23 February 2007
On David Sibley's homepage, he has occasionally had original paintings available for sale. I happened upon it today and found a nice selection of pieces from his “Sibley on Birds” syndicated column from between 2002-2005. Take a look at the paintings available on the Sibley gallery, all for sale for $1800. This Yellow-breasted Chat is a real standout with a simple, elegant depiction, highlighted by loose habitat elements.
18 February 2007
A few weeks ago, I began tracking down resources and planning for a painting to appear in the Living Bird magazine. This painting is to accompany an article on the discovery last spring of a hybrid Parulid which was netted in western New York by David Junkin. You can check out some photos of this species and read the details about the capture at David's mystery warbler site.
With it's mosaic of characters, this bird was NOT identifiable to species. Photos were taken to attempt later ID and feathers were collected for genetic analysis. The photos were sent out to the ID Frontiers listserve where various accomplished birders from around the country tossed in their two cents about the identity of this bird. It was very quickly determined that the bird was most likely a hybrid, but of which two species? Dr. Irby Lovette at the Cornell Lab of Ornithology and his lab set out to make this determination leaning heavily on their labs extensive work on Parulid genetics from the past. In the Living Bird article, the Junkin's Warbler will be presented just as it has been to me... unidentified. Readers will be given their own opportunity to make a determination in the form of a contest. Take a look! Which two species does it look like to you? In the spring issue of Living Bird, and I presume on the Cornell Lab of Ornithology home page, you'll find an opportunity to share your opinion.
The image below is a composite of various stages of the painting in progress. One of the interesting things about this piece was working from just a handful of photos of a bird in the hand with various characteristics clear in some and blurry in others. I began with a sketch of a generic Parulid, purposely choosing a posture that was not meant in any way to be diagnostic. Once the posture was finalized, I transferred the sketch to watercolor paper using tracing paper by darkening the back side with graphite and retracing over the outline, rubbing a ghost image to the thicker watercolor paper. In this case, I used 300lb Arches cold press. Next I painted the outline of the bird in very light neutral tint watercolor and then moved on to the wing. To get the proper highlights in the wing I employed many, many layers, beginning with light yellow and slowly adding the darker olive greens of each feather group, slowly blending as I went. The head, beak, body tarsus and foot and tail, all progressed very quickly finishing with the birds eye as I always seem to insist on. There is something very satisfying about bringing the bird 'to life' at the end of the painting process by painting the eye.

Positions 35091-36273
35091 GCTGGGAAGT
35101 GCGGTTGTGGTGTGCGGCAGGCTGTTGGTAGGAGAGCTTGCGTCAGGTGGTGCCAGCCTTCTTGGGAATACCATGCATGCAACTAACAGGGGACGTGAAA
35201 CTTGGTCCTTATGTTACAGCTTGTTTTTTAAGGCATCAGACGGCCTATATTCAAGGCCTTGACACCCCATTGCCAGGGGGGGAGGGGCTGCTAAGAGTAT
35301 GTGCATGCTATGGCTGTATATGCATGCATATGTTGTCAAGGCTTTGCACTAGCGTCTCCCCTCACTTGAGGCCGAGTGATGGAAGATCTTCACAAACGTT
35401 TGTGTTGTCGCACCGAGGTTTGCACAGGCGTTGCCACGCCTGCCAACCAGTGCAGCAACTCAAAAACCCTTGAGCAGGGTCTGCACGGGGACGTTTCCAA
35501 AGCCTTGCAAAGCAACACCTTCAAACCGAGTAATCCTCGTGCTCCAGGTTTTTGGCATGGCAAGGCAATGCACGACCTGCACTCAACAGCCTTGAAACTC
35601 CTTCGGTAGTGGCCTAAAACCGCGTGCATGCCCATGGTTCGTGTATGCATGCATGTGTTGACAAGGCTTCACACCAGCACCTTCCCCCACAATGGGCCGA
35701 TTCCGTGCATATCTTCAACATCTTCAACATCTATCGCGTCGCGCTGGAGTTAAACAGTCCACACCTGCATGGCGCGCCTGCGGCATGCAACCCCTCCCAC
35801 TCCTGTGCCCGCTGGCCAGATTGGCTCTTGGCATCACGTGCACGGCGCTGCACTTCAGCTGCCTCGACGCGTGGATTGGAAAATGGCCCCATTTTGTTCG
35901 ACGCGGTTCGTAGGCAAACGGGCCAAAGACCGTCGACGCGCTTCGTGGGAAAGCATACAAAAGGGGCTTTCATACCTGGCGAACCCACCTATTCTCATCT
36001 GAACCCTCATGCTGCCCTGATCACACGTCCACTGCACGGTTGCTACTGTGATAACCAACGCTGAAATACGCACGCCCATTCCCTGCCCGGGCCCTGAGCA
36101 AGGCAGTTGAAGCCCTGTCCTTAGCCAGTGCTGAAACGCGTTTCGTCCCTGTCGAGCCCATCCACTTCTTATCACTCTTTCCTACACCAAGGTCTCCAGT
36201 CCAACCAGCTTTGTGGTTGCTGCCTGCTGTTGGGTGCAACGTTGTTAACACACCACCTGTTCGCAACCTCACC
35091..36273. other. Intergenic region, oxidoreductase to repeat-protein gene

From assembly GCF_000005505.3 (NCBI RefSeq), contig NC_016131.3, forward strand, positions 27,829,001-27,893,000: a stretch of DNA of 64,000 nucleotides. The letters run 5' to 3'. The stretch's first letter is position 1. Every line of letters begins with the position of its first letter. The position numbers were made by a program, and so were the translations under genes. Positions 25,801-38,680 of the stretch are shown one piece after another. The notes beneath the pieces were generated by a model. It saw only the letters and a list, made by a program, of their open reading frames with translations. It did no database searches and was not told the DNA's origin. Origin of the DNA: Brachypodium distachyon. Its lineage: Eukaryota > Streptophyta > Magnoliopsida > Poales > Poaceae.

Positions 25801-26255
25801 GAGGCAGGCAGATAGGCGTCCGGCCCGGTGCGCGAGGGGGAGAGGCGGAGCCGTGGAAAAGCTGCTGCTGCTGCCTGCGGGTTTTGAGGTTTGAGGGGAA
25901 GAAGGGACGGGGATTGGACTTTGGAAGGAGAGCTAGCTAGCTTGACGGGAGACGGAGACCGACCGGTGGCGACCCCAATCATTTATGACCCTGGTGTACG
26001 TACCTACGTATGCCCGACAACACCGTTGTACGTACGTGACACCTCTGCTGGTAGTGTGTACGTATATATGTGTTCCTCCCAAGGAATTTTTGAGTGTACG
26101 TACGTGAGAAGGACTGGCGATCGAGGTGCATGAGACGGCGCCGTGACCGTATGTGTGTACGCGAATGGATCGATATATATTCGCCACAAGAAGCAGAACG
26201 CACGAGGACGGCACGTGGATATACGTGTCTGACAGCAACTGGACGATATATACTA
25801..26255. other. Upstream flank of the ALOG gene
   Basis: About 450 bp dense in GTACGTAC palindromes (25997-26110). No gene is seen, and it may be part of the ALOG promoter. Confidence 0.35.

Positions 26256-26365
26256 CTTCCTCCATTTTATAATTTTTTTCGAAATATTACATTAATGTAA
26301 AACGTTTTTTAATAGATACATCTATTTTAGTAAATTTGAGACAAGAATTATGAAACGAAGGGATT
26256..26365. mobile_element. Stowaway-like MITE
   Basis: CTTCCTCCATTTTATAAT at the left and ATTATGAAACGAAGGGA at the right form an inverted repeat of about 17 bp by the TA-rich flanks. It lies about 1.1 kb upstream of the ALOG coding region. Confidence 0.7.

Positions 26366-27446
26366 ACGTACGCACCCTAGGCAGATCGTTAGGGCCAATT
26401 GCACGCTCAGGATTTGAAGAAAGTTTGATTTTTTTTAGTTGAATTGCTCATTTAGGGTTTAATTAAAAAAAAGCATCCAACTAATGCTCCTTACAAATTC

One last detail. As I alluded to earlier, I am not privy to the 'answer' to the puzzle of which two Parulid species are the parents of Junkin's Warbler. The authors wished for my eye to remain unbiased so that the true identity would not unconciously shine through influencing the painting one way or another. I remain very intrigued by the mystery and look forward to the upcoming contest and unveiling in a few months.
07 February 2007
I received a nice email from Ewoud de Groot in the Netherlands in response to my post about his Oystercatcher piece in the traveling 'Birds in Art'. He sent the address for his website. Check out EWOUDBIRDS where I was excited to find a whole series of fantastic Oystercatcher pieces and many more like the Little Tern piece above.
Update: 16 February 2007. Ewoud de Groot's website appears to be down at the moment...hopefully to return soon.
05 February 2007
This past weekend a few friends and I took a trip down to Elmira, New York to visit the Arnot Art Museum. The Leigh Yawkey Woodson Art Museum 'Birds In Art' special exhibit is showing there through the 18 February 2007. This is the final stop of the 2005 traveling tour. There are around 60 pieces in all with a few highlights like the spectacular "Resting Oystercatchers" by Ewoud de Groot from the Netherlands. This Oil on Linen piece was a real eyecatcher in the exhibit entrance hallway and turned out to be the real favorite of the whole show.
Another favorite was the malaysian Rhinoceros Hornbill acrylic by the Utah based artist Carel Brest Van Kempen. Carel has a great blog called 'Rigor Vitae A view through the eyes of a nature artist'
Please take the time to head down to the 'Arnot Museum' in Elmira if you have the chance. The admission is free on Saturday and Sunday and there are only two more weekends left to catch this show before it closes forever. Thanks very much to 'The Contemplative Nuthatch' for the photo above...as my camera is truly on its last legs.